We have settled a claim for a 27 year old female client whose appendix was not completely removed during surgery for appendicitis.
She presented to A&E at the start of 2016 due to vomiting and severe abdominal pain in the right side of her abdomen. Appendicitis was suspected and she subsequently underwent surgery to remove her appendix.
She was informed by the surgeons that her appendix was very small but had been successfully removed. She was discharged home and told she should make a full recovery. Unfortunately, her abdominal symptoms continued and this affected her ability to work and socialise with her friends and family. Our client continued to report her symptoms to various medical professionals but as her medical records showed her appendix had been removed, the possibility of ongoing appendicitis was excluded. She therefore had to undergo various investigations, including an additional surgical procedure, to try and identify the cause of her ongoing pain.
After several months it was finally noted that the appendix removed in early 2016 was very small and therefore her symptoms could have been caused by a retained appendix stump. The client had to have another surgical procedure and, during this third operation, it was discovered that three centimeters of her appendix was still present. The appendix stump was removed and it was hoped that our client’s abdominal symptoms would finally resolve.
Unfortunately, due to the numerous investigations and surgical procedures she had undergone and the extent of the infection which had been allowed to develop within her abdomen, she continued to suffer from ongoing pain.
In light of these circumstances, we obtained expert evidence from a general surgeon who confirmed that when the client’s appendix was initially removed and noted to be abnormally small, the surgeons should have taken steps to ensure all of her appendix had been removed and that the failure of the surgeons to do so was negligent. The expert surgeon stated that had the appropriate steps been taken, the entirety of the client’s appendix would have been removed and she would have made a full recovery with no ongoing symptoms.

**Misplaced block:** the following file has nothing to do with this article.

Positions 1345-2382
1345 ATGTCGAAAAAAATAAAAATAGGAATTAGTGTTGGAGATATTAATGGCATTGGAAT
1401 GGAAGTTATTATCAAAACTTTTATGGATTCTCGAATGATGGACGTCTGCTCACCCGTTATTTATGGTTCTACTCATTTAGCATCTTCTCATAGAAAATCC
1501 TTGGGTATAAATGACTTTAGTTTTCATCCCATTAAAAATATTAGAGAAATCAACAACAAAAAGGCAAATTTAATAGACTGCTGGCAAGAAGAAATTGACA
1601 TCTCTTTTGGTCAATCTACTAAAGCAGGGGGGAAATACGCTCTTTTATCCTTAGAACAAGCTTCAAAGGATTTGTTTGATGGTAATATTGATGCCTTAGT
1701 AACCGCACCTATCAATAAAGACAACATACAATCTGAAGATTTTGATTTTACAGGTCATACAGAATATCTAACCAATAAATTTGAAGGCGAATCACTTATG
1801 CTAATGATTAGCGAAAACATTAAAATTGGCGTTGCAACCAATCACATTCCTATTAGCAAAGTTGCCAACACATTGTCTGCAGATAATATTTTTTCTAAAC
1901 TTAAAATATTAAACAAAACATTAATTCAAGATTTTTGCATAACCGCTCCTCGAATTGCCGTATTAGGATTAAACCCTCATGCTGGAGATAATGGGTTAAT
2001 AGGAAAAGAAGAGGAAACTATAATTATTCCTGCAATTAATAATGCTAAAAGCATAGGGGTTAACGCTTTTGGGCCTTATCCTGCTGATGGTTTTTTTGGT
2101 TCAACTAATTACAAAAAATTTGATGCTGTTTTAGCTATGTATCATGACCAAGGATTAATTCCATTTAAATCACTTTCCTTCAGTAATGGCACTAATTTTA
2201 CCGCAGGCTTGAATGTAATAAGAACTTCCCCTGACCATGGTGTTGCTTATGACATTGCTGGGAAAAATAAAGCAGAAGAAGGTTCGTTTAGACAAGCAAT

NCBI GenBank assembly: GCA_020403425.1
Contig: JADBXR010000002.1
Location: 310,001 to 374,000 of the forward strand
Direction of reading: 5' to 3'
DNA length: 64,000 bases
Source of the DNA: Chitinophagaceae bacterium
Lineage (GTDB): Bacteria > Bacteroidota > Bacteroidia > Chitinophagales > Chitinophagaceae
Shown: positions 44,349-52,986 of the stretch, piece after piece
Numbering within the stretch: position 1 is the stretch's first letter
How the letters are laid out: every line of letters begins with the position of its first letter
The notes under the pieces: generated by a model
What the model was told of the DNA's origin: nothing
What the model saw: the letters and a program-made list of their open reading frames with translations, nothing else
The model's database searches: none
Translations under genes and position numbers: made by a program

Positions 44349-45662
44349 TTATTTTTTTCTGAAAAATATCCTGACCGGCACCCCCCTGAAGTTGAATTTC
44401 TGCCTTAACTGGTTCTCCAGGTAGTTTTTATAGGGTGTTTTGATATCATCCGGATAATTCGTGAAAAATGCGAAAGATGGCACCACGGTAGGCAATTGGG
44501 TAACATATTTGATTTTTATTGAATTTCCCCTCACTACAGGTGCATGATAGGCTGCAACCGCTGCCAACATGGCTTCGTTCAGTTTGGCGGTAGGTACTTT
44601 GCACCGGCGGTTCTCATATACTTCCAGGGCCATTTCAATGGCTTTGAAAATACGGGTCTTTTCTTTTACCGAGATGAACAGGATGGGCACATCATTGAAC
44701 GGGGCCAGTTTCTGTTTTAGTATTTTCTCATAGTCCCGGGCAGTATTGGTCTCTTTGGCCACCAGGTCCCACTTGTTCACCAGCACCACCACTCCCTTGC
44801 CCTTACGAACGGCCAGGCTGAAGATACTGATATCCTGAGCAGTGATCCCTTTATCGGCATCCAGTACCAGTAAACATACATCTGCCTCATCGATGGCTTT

The surgical expert raised concerns about the impact the negligence could have had on our client’s fertility. We therefore instructed an expert gynaecologist who confirmed that the negligence had caused a significant infection in the client’s pouch of Douglas (the area between the rectum and the uterus) and on the balance of probabilities, which is the legal test, the client’s fertility had been adversely affected and she would require IVF in order to conceive in the future.
Due to the client’s ongoing abdominal pain, a pain expert was also instructed and he confirmed that whilst her pain would be permanent, pain management treatment would help her manage it going forward.
Following a pre-action letter of claim setting out our allegations of negligence, the defendant trust admitted that the surgery performed in early 2016 was negligent. The claim was valued and following settlement negotiations with the defendant trust, the claim was settled for £82,500.
Court proceedings were not required and whilst the compensation will never reverse the pain caused to our client, she now has the funds available to pay for IVF and the treatment she needs to help manage her permanent abdominal pain.
We prepared a previous report about this case while it was ongoing (linked here).